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1850 Stanley-Turner Thematic Match
Washington, DC
Researched by Nick Pope

11 February 1850—14 February 1850
Game12345678910 11 12 13 14 15 16 17 Total
 Charles H. Stanley1011110001101101111
 James H. Turner 000000111001001005
 Drawn 1               1
Format: The winner of the first eleven games to be declared the victor, draws not counting.
Thematic Rule: Both players were compelled to start each game 1.e4 e5.
Time Control: None.
Prize: $1000 ($500 a side).

Note: Games 10 through 17 are ordered solely for navigation purposes as the true sequence is unknown at this time. Games highlighted in yellow are missing from this collection.

For some unfathomable reason many historical works attribute John Spencer Turner as Stanley's opponent. I'm not sure how this abomination was started, but, without question, Stanley's opponent was Mr. James Henry Turner, a native of Kentucky and a participant in the tournaments held at Drennon Springs, KY (1846 and 1848) and Blue Lick, KY (1847):

Rachel E. Turner, a native of Montgomery County, Ky., is a daughter of Rezin H. and Rachel Gist. [...] Rachel E. Turner received a good education, principally at Winchester and Richmond, Ky.; she married James H. Turner, March 3, 1846. He was born in Fayette County, Ky., September 30, 1822, received a good education and was a graduate of law at Transylvania University, Lexington, Ky.; he was also a man of fine literary attainments; after practicing law several years he gave up the profession to engage in agricultural pursuits, his wife having inherited the old homestead; he afterward represented the County of Montgomery in the Legislature. He enlisted in the Federal army in the war between the States, but on account of his health failing resigned and died very soon after, October 23, 1863, leaving five children [...]

Roll of the Field and Staff of the Twenty-Fourth Kentucky Volunteer Infantry.

Name: James H. Turner; Rank: Adjutant; Enrolled: Oct. 15, '61; Mustered In When: Jan. 6, '62; Mustered in Where: Lexington, Ky.; Period: 3 yrs.

To Correspondents.—S. L. [and others].—We are not at liberty just now to give full particulars of the coming match. We may state, however, that nearly all the preliminaries are already settled; that it will be played at Washington in the course of next month; that one of the principals in the contest has for some years sustained the reputation of being the strongest player in America, and that its terms are those of equality in the strictest sense.

Mr. Lowenthal has recently played a number of games with Mr. Stanley, who, as our Chess readers know, manages this corner of the Albion. So far the result has been equal. Mr. Stanley himself has now gone to Washington, for the purpose of playing a match there for $500 with a gentleman from the West, whose name we are not at liberty to mention.

The Late Great Match At Washington.—All necessary preliminaries having been duly settled by previous correspondence, the principals in this exciting struggle met for the first time at Washington on the evening of Saturday, the 9th instant, and commenced play on the Monday following. Mr. Turner of Lexington, Kentucky, was accompanied by Mr. E. F—, of Cincinnatti [sic], while Mr. E. E—, a brother Englishman and likewise resident of New York, acted for Mr. Stanley, in the capacity of second. It would be, perhaps, superfluous to remark that, from the time when the approach of the coming trial of skill was first whispered, throughout the entire conduct of the match, the most friendly feelings were manifested by all parties concerned. We may truly say, in fact, that between the combatants, consideration and courtesy for and toward each other formed a leading characteristic of this most harmonious contest. One other feature, as observable in the department of one of the players, we cannot help remarking. We allude to the unflinching courage displayed by Mr. Turner—indeed a fit representative of Kentucky State—in the firm stand which he made against his formidable antagonist, after having been so severely worsted in the first onset. Of the first six games played, Mr. Stanley succeeded in winning five, the remaining game having terminated in a draw. Subsequently to this period of the match, Mr. Turner scored five, against the six obtained by Mr. Stanley; the final state of the score, at the conclusion of play on Thursday evening of last week, being consequently as follows:— Stanley, 11; Turner, 5; drawn 1; total of the games played, 17. We shall now proceed to present our readers with a few of the games occurring in this match, premising that each party was bound to play his king's pawn, two squares, for the first move.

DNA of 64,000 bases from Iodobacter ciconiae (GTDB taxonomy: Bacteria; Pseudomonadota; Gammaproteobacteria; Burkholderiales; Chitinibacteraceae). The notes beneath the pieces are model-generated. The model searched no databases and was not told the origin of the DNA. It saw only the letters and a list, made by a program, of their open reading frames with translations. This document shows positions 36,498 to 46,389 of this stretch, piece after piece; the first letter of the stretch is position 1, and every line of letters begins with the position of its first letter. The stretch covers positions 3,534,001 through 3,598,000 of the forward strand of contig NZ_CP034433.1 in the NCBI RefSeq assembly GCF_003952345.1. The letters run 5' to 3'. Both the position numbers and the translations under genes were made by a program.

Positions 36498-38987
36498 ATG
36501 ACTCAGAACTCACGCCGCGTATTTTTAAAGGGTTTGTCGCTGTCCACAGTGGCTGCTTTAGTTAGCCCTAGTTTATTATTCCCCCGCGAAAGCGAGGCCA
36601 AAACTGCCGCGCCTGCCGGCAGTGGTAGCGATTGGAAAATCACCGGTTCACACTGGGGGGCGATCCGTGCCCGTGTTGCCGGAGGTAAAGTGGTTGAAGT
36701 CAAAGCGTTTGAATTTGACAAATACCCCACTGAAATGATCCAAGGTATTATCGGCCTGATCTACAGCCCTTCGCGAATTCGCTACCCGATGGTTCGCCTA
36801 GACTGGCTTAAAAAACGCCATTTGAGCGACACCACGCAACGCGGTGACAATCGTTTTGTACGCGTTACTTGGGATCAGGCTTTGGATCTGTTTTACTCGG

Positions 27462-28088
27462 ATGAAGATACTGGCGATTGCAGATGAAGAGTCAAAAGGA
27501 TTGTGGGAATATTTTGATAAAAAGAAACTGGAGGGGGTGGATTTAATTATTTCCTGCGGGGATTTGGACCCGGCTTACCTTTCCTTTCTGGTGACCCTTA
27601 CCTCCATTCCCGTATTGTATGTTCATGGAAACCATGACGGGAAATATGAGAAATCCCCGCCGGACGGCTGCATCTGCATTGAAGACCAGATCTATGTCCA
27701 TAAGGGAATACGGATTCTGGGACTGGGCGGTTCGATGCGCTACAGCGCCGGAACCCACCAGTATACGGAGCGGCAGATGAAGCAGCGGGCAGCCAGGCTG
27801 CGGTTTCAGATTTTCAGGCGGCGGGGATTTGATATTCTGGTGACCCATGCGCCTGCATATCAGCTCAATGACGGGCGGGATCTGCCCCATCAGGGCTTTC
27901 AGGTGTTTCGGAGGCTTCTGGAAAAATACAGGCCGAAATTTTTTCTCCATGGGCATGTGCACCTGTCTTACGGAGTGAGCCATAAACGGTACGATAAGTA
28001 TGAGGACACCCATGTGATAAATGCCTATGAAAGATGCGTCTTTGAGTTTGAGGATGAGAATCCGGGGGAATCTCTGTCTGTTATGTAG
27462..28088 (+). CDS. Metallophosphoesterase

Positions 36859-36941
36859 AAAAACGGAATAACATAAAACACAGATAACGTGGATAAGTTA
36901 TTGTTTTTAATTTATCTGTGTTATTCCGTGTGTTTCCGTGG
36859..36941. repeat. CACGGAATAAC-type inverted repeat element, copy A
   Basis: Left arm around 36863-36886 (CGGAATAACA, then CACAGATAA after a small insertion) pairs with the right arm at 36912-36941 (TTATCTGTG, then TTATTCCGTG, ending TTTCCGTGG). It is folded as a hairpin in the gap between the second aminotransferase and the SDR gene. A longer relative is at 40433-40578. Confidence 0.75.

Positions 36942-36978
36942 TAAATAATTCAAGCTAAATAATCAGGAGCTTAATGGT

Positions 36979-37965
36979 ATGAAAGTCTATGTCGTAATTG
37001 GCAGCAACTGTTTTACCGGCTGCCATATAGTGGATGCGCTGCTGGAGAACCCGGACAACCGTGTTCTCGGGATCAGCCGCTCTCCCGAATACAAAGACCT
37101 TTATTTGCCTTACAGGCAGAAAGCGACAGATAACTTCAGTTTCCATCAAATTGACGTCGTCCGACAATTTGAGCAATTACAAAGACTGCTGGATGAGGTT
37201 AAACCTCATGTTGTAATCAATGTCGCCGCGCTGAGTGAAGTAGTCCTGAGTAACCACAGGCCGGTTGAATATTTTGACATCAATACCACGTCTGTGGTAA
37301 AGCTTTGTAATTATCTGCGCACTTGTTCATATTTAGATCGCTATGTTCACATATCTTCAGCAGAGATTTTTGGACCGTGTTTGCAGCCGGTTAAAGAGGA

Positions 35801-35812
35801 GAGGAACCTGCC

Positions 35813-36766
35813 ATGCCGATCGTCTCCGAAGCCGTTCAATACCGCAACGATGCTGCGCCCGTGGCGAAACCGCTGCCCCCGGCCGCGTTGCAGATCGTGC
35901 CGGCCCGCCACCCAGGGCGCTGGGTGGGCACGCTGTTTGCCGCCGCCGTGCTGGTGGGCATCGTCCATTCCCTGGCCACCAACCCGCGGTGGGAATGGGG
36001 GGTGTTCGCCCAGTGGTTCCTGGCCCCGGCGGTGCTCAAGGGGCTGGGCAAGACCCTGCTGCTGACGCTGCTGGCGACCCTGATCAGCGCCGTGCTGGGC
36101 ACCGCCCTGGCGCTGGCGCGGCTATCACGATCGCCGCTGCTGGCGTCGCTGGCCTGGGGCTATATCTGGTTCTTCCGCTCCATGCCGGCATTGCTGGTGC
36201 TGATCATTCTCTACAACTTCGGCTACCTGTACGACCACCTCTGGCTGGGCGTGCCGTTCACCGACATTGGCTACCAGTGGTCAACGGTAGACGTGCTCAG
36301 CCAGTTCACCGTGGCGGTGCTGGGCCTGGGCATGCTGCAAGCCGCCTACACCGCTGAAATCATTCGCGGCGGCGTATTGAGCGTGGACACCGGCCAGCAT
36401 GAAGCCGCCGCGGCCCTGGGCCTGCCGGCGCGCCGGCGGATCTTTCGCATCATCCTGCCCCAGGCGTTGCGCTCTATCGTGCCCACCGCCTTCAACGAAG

Great Match At Chess In The United States,
For One Thousand Dollars.

The amateurs of the Royal game will be gratified to learn that the preliminaries for a grand encounter between Mr. C. G. Stanley, the English player, who so distinguished himself in the celebrated contest at New Orleans, in 1846 [sic], and Mr. J. H. T—, of Louisville, Kentucky, have been definitely settled. As far as we are present are informed, the terms agreed on are, that the match shall take place at Washington, and commence on the 11th of February. The winner of the first eleven games to be conqueror, and entitled to the stakes of 500 dollars on each side. To avoid the tedium so often complained of in what are called the close games, it is stipulated that both players on the first move shall open by advancing the K.'s pawn to his K.'s 4th sq.